New York-based billionaire Wilbur Ross has revealed why Ireland’s attempts to recover from the recession are attracting outside investment.

Ross believes a growing number of outside investors are reacting favorably to Irish efforts to rebuild an economy crippled by the post Celtic Tiger property collapse.

The American visitor, known for restructuring and rescuing failed companies, has just put his money where his mouth is with a $430million investment in Bank of Ireland.

His decision to join Canadian firm Fairfax Financial and California’s Capital Group in a $1.6 billion investment in Bank of Ireland represents the first significant foreign investment in Ireland’s banking sector since it collapsed in 2008.

Speaking to the Reuters news agency, Ross has revealed that the deal was fueled by positive news on an Irish recovery led by the government’s announcement that it is ahead of target to bring its budget deficit under control.

The lack of public protest against a harsh austerity program and the reduction in the interest rate charged on the EU-IMF bail-out have also prompted Ross’s confidence in Ireland.

“The macro picture of Ireland is clearly headed in the right direction and will very likely have a more v-shaped recovery than most other European countries,” Ross told Reuters.

“We have gotten a lot of inquires from other investing institutions that know us, asking about Ireland and suggesting that they at least are now willing to take a much better look than they were prior to all of this.”



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Ross sees Ireland as a different proposition to Greece and Portugal who are both struggling to cope with the terms of their international bail-out packages.

He added: “I am genuinely impressed and have been for some time at the way Ireland bit the bullet and faced up to it.

“Unlike the Club Med economies, the former government and the present one have dealt very surgically and very quickly with the problem.”
The Euro zone deal and confirmation that Ireland is virtually guaranteed funding through 2013 was also a factor in his huge investment and vote of confidence.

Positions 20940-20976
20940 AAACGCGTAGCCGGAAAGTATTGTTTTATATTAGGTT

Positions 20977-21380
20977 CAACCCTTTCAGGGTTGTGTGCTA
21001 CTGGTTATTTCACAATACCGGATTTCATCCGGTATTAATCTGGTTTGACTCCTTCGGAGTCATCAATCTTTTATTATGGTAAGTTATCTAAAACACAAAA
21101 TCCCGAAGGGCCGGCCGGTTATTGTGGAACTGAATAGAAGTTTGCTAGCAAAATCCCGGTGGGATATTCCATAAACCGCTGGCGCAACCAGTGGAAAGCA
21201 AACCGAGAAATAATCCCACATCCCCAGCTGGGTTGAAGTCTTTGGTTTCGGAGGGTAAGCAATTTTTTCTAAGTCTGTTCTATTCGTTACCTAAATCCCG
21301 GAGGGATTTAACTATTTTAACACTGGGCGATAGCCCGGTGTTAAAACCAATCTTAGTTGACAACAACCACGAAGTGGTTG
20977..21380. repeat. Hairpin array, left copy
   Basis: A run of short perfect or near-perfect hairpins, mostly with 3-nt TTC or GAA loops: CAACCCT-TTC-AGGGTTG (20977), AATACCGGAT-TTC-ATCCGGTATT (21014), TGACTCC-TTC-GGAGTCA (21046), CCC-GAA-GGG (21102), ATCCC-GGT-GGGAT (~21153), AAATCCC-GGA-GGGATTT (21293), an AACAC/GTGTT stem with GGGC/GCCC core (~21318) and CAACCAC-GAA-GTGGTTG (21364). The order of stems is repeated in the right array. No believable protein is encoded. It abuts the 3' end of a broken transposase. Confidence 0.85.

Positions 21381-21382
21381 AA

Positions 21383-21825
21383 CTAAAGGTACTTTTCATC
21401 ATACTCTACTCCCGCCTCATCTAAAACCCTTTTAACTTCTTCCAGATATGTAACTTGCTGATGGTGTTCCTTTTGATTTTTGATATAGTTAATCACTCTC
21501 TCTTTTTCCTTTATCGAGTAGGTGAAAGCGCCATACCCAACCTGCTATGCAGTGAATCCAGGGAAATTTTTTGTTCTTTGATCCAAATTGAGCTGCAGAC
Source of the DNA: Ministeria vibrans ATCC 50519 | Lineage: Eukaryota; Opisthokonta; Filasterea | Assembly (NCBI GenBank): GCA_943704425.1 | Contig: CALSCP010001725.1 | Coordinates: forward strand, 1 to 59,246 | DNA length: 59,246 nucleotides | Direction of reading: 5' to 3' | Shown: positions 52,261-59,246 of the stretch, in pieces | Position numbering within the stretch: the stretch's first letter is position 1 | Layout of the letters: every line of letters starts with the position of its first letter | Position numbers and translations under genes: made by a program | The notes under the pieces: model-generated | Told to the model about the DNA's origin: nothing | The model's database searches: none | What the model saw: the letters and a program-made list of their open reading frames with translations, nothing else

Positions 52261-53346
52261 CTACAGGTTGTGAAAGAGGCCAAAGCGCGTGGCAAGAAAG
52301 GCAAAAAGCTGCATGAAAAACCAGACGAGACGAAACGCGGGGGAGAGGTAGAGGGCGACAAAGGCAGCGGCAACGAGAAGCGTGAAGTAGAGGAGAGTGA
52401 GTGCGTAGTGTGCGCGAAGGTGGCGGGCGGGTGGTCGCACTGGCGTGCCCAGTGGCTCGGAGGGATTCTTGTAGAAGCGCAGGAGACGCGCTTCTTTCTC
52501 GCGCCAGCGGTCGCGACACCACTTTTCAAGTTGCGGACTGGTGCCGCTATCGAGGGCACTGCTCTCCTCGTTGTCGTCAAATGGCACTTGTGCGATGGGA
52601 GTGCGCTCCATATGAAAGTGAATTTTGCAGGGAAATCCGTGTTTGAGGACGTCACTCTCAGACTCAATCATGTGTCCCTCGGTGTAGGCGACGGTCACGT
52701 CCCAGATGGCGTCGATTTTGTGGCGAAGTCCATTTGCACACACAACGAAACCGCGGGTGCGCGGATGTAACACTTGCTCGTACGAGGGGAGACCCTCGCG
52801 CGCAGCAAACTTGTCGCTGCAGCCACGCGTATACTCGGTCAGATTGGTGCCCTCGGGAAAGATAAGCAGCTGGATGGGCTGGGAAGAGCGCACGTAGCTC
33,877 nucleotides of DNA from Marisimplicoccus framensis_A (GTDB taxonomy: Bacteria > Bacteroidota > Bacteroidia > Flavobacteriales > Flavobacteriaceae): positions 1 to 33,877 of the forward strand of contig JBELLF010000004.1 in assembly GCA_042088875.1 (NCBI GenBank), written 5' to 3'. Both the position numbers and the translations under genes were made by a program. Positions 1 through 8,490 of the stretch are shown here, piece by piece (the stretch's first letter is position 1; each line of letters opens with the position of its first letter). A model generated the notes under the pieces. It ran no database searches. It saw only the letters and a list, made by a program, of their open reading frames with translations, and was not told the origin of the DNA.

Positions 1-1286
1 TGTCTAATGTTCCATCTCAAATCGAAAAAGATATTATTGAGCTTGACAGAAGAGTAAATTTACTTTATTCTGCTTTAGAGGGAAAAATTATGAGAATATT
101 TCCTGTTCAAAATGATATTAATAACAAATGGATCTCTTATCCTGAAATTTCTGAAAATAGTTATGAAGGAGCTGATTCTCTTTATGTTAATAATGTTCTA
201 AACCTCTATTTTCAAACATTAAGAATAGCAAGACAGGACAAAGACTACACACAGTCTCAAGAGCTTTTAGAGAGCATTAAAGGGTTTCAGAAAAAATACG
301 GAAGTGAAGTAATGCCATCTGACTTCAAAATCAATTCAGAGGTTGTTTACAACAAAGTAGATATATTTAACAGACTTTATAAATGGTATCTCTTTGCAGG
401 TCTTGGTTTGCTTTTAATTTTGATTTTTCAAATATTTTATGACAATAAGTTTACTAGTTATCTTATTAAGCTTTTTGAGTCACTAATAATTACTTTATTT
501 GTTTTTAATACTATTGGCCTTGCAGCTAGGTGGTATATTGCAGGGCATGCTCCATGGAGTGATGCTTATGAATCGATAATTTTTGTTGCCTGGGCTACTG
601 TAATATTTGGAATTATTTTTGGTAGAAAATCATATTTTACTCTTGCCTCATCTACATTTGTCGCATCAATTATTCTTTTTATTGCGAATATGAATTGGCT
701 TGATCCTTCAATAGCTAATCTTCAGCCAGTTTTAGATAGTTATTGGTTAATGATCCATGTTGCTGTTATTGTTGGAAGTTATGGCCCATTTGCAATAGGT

“Since they are fully funded at sovereign level to 2013, there can’t be a government bond auction that could be undersubscribed and precipitate a problem,” said Ross.

“There is no other country in Europe that can say they have that.”
The entrepreneur also believes that Bank of Ireland can eventually return to profit and offer him a return on his investment.

“We don’t see next the few quarters as being profit, it would be very hard for that to be the case as there are probably some meaningful loan losses yet to take,” he said.

In control of a $10 billion investment pot, Ross specializes in consolidating out-of-favor assets in areas such as autos, steel and coal and has recently invested in small, regional U.S. banks.

Under the deal brokered by the Irish government, his New York based buyout firm WL Ross & Co will take a 9.9 percent stake in Bank of Ireland.

Ross also told Reuters that the 10 cents per share he paid was far below his estimate of the bank’s book value of around 26 cents per share, giving a buffer against future losses.

The new investors will hold 35 percent of Bank of Ireland compared to the state’s stake of 15 percent.

“We believe in Ireland so we will look at other assets, but this (Bank of Ireland) will be a very big project,” Ross said. “This will be our primary focus.”